SNP and Tories' problems stem from being in power for far too long – Scotsman comment

SNP’s reluctance to do anything that might damage their independence project and Tory infighting are damaging efforts to provide good governance

As Scotland prepares to usher in its third First Minister since the last Holyrood election, a number of Conservative MPs are apparently considering whether to oust Rishi Sunak and replace him with their party’s fourth leader since the last Westminster vote. Clearly, the appetite of some Tories for political chaos is such that they are not to be outdone.

The two parties are, to an extent, victims of their electoral success. The SNP have been in power since 2007 and the Conservatives since 2010, too long for both and it shows in a number of ways, most of them bad.

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One might have thought that staring electoral disaster in the face would rally Tories to their leader. Instead, some have clearly forgotten they are members of the same party with internal feuds now seemingly more important than even attempting to stand up to Labour. With their opponents beset by bickering, Keir Starmer and co appear set to walk into power without actually spelling out much of a compelling vision for their government. Simply ‘not being the Conservatives’ may be enough.

Rishi Sunak is under pressure from the Conservatives' 'Liz Truss wing' and other factions (Picture: Dan Kitwood/Getty Images)Rishi Sunak is under pressure from the Conservatives' 'Liz Truss wing' and other factions (Picture: Dan Kitwood/Getty Images)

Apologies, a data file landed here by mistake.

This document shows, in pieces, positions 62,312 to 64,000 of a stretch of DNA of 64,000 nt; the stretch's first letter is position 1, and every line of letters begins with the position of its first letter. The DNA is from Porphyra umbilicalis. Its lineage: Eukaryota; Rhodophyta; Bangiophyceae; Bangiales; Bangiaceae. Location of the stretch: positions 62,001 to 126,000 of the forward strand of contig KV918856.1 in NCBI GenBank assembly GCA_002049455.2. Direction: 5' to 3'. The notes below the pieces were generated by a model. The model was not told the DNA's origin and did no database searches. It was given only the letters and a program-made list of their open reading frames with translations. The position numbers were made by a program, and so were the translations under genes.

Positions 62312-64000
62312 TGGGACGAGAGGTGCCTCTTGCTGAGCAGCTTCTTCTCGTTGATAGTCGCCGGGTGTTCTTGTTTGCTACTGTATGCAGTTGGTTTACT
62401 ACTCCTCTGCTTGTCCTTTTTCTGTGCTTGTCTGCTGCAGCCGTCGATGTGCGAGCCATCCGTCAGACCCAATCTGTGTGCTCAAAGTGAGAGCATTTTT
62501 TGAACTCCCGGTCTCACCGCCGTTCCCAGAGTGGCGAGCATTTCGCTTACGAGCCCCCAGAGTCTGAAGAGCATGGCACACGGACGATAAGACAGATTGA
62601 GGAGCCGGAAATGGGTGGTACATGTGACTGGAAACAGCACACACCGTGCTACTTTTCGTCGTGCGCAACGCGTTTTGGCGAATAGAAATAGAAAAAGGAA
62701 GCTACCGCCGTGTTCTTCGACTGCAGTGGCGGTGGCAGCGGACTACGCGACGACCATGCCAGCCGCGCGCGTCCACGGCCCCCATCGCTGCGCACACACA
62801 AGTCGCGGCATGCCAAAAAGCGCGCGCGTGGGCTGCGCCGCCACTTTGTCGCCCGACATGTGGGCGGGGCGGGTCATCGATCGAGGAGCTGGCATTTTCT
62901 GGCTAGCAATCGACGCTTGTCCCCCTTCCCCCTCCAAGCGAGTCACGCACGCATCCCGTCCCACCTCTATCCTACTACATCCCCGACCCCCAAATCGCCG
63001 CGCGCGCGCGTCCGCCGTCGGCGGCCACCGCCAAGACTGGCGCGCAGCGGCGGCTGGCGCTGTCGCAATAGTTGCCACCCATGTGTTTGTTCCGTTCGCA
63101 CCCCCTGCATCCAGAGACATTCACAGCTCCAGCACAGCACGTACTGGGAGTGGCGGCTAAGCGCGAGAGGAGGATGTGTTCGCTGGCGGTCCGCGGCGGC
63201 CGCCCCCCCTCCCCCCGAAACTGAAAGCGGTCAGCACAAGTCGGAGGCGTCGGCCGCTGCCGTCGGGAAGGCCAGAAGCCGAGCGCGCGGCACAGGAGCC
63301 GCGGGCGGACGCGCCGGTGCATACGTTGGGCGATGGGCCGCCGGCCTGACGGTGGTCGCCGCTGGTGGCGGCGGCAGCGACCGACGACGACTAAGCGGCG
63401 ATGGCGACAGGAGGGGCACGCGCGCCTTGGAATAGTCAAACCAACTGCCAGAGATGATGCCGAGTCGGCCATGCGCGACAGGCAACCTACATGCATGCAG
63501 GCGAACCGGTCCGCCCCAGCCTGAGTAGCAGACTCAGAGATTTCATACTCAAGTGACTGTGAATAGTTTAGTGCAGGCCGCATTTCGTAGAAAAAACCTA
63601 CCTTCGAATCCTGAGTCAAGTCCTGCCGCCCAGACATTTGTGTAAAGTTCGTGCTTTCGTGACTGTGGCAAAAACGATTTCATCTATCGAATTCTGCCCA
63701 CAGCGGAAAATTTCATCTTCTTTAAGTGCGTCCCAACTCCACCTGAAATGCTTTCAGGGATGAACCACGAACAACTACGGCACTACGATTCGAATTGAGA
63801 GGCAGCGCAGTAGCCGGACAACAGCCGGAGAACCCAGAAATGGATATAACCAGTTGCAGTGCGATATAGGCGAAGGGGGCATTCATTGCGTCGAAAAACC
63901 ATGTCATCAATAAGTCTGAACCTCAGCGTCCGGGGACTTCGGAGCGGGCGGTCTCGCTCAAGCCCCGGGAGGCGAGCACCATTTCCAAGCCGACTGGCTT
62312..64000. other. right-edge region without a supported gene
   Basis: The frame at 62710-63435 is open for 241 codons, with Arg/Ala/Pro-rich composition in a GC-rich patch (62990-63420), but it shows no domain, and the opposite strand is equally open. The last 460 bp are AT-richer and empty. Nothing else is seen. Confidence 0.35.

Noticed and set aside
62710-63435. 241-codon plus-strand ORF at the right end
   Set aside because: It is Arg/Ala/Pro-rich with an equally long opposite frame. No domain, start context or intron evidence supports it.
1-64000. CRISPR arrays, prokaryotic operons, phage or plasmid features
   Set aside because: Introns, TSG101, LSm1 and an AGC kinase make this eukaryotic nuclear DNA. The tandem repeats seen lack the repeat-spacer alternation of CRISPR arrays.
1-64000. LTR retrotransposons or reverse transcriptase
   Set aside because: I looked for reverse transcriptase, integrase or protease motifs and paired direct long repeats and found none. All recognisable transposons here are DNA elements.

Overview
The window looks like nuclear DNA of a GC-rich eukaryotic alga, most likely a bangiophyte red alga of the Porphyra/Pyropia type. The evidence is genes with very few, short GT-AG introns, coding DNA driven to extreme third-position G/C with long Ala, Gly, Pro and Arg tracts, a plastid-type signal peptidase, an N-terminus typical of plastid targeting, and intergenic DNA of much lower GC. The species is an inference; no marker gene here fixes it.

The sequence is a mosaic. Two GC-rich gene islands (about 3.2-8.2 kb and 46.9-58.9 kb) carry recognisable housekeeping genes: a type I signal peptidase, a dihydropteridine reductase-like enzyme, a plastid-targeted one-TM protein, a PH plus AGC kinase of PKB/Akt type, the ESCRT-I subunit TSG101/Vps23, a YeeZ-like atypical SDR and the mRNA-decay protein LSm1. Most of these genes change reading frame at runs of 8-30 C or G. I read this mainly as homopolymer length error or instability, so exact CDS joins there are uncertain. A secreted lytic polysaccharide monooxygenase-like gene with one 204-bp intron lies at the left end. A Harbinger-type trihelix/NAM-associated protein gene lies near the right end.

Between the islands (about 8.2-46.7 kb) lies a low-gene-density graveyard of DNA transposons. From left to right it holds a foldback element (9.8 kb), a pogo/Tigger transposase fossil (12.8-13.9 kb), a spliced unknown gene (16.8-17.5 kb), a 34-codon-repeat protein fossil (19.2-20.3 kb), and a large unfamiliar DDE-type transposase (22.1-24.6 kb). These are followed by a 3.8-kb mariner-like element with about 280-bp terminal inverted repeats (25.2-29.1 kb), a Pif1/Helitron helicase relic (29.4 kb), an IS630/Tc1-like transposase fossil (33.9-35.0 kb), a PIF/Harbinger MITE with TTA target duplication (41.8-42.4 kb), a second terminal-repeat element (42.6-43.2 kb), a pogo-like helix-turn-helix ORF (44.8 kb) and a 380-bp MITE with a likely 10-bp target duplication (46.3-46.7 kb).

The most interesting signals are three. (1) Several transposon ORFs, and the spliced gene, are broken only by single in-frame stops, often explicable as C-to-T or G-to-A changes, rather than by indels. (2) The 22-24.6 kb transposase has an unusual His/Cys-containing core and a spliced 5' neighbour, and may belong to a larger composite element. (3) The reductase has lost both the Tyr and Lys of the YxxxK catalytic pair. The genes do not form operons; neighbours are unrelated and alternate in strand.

Rishi Sunak is under pressure from the Conservatives' 'Liz Truss wing' and other factions (Picture: Dan Kitwood/Getty Images)

That should worry thoughtful Tories. As Gerald Ratner – whose infamous joke about his jewellery firm’s “total crap” sherry decanters backfired spectacularly – would agree, once the public sees a brand as toxic, its reputation can be hard to recover. With the rise of the Reform party, the Conservatives could be on the cusp of a historic slide akin to the Liberals in the early 20th century unless they get their act together. An election defeat could be the wake-up call they need to switch from immigration-focused politics to core issues like the economy, NHS and education.

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Launching his leadership bid, John Swinney spoke refreshingly of working to create a “vibrant economy” and how he wanted his ministers to be “focused on the delivery of services on which the public depend: on health, on education, on housing, on transport”.

However, 17 long years in power have taught us that the nationalists often talk a good game without actually ‘delivering’. Policies like free tuition and free prescriptions are less about education and health and more about creating a sense of difference with England – essentially, they are about independence.

So measures that benefit the middle classes who could afford to pay continue even as universities face serious and growing funding problems and the NHS teeters ever closer to collapse. The SNP appears powerless to address these problems partly because it dares do nothing to damage the image of Scotland that it has been trying to create.

Scrapping free prescriptions for all – but retaining them for those who can’t afford to pay – would probably be a sensible step as it would provide funds to ease the NHS crisis. But, unfortunately, ‘independence says no’. Other struggling public services are similarly affected by such SNP paralysis. The longer the nationalists remain in power, the worse the situation will become.

The Conservatives and SNP have been in power for far too long. Even their own supporters are starting to see it.



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